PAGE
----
Grieves and joys of Russian-Chinese partnership
19.10.2011 13:22

Dmitry Kosyrev, political commentator

Three key topics were seriously debated inside Russia during Prime Minister Vladimir Putin’s recent visit to China.

This is, first of all, the economic sense of Russia’s cooperation with China and its pattern: Russia is a mere supplier of raw materials to china; can it be changed? Second, can Moscow pull off even the role of a raw materials supplier, given the serious disputes between the two neighbors concerning their two biggest long-term contracts, for oil and gas supply? And, finally, we should not forget the heated debates in Russian mass media about the political meaning of Russian-Chinese relations: is it an alternative to contacts with the US and the EU, a tool of diplomatic pressure on America and Europe or something else? The latter issue was closely connected to the obvious symbolism of Putin’s visit: it was not just the head of government (i.e. the person responsible for the economy) that came to China. After September 24, when Putin announced his intention to run for president next March, China (and not only China) views him as the man that has been building the strategy of relations with the country for eight years and may continue doing so for at least another six.

From raw materials to technology

The program of the visit, which has been planned long before October, was worked on for at least several weeks, so the trip was still centered on the economy, devoted to the development of Russian-Chinese trade and investment.

In the 1990s, when the two countries had to start from the scratch after the Russian-Chinese reconciliation in 1989 (the meeting between Mikhail Gorbachev and Deng Xiaoping), any economic project was of strategic importance. Weapons supply – a contract for construction of nuclear power plants – supply of oil, gas and timber – construction of hydropower plants in China: this is how the scheme looked from Russia. It had political implications as well: Moscow wanted to achieve a mutual understanding with Beijing that would allow it to pursue an independent policy in the world, to be less dependent on the pressure from the United States and the European Union. It succeeded with the latter. Moreover, after Boris Yeltsin (in whom China didn’t have much trust) resigned, the two countries managed to build if not a union, then at least a conscious strategic partnership. Its scheme was very simple: China’s strengthening in the world is extremely beneficial for Russia, and vice versa.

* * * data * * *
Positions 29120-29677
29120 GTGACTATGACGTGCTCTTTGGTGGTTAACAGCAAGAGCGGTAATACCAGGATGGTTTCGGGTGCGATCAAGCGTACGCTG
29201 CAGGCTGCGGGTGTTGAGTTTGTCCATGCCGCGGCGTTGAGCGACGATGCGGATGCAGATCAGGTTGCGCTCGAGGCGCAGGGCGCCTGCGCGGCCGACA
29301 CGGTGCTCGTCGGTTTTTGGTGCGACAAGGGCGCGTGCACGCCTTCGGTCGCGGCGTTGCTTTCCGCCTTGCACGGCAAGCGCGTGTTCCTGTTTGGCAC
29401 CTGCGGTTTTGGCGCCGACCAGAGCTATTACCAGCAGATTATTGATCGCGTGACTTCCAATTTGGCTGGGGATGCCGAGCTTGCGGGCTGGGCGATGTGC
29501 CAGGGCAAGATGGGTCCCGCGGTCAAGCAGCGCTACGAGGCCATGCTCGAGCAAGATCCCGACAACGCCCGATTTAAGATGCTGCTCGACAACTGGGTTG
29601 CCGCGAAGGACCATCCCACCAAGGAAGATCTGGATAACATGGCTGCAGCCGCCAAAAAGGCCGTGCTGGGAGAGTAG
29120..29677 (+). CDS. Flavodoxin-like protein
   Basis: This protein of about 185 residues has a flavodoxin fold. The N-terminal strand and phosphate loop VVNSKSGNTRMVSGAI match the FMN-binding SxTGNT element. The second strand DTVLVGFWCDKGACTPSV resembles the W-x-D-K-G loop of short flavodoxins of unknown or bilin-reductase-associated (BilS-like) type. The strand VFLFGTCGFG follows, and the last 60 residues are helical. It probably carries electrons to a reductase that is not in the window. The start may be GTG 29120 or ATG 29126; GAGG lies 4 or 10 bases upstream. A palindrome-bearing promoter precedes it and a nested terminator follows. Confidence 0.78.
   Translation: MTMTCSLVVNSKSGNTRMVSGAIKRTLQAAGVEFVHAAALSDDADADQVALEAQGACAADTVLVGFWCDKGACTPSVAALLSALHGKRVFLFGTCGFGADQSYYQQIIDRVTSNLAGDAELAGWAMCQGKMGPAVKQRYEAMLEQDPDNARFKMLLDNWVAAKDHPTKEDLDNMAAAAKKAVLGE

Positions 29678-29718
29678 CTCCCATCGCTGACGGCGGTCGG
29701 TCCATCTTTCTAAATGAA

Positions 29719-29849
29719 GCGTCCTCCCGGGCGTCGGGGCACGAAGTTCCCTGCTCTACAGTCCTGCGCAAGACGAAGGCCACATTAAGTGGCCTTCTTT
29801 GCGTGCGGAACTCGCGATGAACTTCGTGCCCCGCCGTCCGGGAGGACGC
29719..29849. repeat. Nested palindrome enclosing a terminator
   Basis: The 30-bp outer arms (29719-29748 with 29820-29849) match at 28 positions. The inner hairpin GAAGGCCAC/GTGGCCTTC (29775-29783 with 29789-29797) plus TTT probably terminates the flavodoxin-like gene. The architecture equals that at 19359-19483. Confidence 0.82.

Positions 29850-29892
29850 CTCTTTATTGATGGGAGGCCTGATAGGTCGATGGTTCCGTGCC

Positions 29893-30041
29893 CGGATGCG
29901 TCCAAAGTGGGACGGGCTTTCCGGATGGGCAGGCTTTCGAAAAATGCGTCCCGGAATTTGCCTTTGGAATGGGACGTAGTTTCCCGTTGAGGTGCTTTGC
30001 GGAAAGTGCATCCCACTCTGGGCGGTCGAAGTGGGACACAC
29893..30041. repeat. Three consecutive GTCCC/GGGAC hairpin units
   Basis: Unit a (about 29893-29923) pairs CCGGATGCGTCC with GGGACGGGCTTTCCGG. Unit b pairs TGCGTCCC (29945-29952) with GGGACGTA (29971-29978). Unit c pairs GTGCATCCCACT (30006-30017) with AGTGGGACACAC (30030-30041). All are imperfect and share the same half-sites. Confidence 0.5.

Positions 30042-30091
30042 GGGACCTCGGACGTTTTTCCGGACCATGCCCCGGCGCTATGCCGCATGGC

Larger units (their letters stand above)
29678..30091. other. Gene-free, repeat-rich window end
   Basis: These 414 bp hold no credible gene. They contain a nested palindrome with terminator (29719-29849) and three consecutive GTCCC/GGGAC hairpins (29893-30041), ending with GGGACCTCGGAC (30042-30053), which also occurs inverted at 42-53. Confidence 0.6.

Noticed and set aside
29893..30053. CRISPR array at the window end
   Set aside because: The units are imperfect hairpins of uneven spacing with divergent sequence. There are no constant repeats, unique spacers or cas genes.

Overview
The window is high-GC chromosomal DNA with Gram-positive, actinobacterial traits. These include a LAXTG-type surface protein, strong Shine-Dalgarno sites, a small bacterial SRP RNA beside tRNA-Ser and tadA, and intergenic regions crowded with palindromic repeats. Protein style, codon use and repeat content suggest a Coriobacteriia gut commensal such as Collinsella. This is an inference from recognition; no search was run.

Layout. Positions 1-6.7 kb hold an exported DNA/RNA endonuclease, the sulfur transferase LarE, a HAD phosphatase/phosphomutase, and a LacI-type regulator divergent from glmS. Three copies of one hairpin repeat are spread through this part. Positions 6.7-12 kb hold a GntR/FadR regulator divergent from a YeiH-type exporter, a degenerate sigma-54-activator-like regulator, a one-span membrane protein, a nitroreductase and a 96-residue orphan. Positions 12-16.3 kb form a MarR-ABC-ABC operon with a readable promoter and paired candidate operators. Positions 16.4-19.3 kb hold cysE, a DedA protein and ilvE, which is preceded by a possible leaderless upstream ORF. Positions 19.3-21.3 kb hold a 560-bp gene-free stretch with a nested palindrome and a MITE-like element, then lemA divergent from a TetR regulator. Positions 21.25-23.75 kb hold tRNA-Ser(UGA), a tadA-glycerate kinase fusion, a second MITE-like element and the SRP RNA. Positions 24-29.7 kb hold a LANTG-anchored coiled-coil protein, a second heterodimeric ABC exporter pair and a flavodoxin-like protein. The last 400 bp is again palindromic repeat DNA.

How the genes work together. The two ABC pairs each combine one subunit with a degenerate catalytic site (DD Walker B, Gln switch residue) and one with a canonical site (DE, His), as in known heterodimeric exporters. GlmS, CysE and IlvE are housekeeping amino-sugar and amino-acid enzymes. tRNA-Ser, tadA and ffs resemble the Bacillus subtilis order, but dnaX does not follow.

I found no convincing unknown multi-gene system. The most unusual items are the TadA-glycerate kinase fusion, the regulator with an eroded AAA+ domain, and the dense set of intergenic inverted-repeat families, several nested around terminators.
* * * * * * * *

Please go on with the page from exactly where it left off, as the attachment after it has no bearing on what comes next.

In the economy, however, odd things happened. Russia sincerely hoped to develop its high-tech industries with China, India and other Asian countries as target markets, understanding that its prospects in Europe and the US were quite obscure. Yet if the structure of trade with India eventually became what Russia wanted it to be (with high-tech products prevailing), in case of China, everything moved towards a “colonial” scheme: Russia’s technological exports dropped to 5% and then to just above 1%, while China, on the contrary, became Russia’s biggest supplier of cars, computers and other devices and household appliances… Yes, the biggest one. Last year, China once again became Russia’s No.1 trade partner, outrunning Germany, which had competed for the title several times. The projected bilateral trade turnover for this year, which was voiced during Putin’s visit -- $70 billion – will allow China to keep the first place.